Change the Rules Rally - Melbourne
By Felix Dance and Mary Merkenich
On Tuesday the 23rd of October a reported 170,000 union members and their supporters flocked to the city for the ACTU-initiated Change the Rules rally. The rally was orchestrated to address the unfair workplace laws that prevent workers from taking industrial action, to protect OH&S laws and fight for improved working conditions and the overarching slogan was ‘‘Australia needs a pay rise’’.
AC/DC cover band Thunderstruck wowed the crowd and boisterous drummers helped to create a festival atmosphere. Luke Hilakari, the Trades Hall secretary, pointed out that trickle-down economics hasn’t helped working families. He added that while productivity and profits have gone up, the vast majority of Australian workers have not received a real pay rise for many years. Additionally, 40% of Australian workers are on contracts, meaning they lose many of their entitlements. Twenty-one workers have been killed on the job so far this year and others injured. Over 700 large companies in Australia have paid no tax at all.
The rally was address by other big-league union leaders such as Lisa Fitzpatrick from the ANMF, Troy Gray from the ETU and Sally McManus, the Secretary of the ACTU.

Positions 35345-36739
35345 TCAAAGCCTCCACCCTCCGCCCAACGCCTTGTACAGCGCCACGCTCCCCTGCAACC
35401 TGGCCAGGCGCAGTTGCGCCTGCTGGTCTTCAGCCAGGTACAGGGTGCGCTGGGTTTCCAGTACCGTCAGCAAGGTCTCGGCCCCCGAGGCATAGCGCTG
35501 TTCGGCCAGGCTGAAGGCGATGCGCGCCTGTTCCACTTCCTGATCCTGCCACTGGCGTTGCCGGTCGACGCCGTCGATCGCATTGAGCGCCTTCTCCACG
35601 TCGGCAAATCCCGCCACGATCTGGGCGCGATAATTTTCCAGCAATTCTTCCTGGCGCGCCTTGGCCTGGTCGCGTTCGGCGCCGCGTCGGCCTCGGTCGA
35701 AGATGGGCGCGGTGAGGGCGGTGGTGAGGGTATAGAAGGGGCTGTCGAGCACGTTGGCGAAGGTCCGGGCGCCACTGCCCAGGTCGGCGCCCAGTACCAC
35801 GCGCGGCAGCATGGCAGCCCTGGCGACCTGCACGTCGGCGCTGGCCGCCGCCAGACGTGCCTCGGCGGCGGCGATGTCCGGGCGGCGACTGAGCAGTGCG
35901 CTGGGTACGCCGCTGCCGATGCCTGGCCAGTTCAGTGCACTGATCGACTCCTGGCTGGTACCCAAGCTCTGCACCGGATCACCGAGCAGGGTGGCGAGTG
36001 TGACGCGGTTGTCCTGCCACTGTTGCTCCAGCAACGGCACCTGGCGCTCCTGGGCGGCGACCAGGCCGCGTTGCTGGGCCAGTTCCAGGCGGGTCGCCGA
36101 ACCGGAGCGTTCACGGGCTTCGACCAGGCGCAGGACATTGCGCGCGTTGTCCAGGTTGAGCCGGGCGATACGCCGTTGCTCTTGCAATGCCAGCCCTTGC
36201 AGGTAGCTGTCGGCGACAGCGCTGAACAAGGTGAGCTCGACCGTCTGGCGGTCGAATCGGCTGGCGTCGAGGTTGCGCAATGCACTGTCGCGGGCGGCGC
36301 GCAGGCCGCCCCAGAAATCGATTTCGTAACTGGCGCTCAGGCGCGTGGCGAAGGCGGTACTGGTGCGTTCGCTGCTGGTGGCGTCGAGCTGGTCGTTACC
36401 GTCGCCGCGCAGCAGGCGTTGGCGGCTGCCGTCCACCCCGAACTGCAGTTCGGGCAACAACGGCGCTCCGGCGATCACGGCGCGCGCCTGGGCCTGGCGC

The speakers roused the striking workers by pointing out that the union movement is 1.5 million members strong, and has the numbers to throw out the federal liberal government and prevent coalition state opposition leader Matthew Guy from taking power in Victoria. The unionists marched from the Eight Hour Monument at Trades Hall filled Swanston St to Federation Square.
Despite all the inspiring words about their uncompromising fight to change the workplace rules, nearly every union leader exhorted the crowd to vote for the ALP at both federal and state elections as a solution. Daniel Andrews posing for selfies in front of the cameras in the midst of the rally was testament to their mutual interests.
However, the Andrews government has a very mixed record on workers’ rights. Andrews has fully committed to the neoliberal project, such as selling off the Port of Melbourne and has attempted to privatise disability services in Victoria. Similarly, during EBA negotiations between Andrews and teachers, he refused to fund smaller classes or support improved conditions for teachers. In 2015 Andrews took train drivers to court in an unsuccessful attempt to stop a strike rally.
At the rally on Wednesday there were no calls for continued strike action, or mobilising the workers against the greed of the bosses. An effective mobilisation would not just defer to elections but would show workers how to get involved in concrete steps to improve their conditions.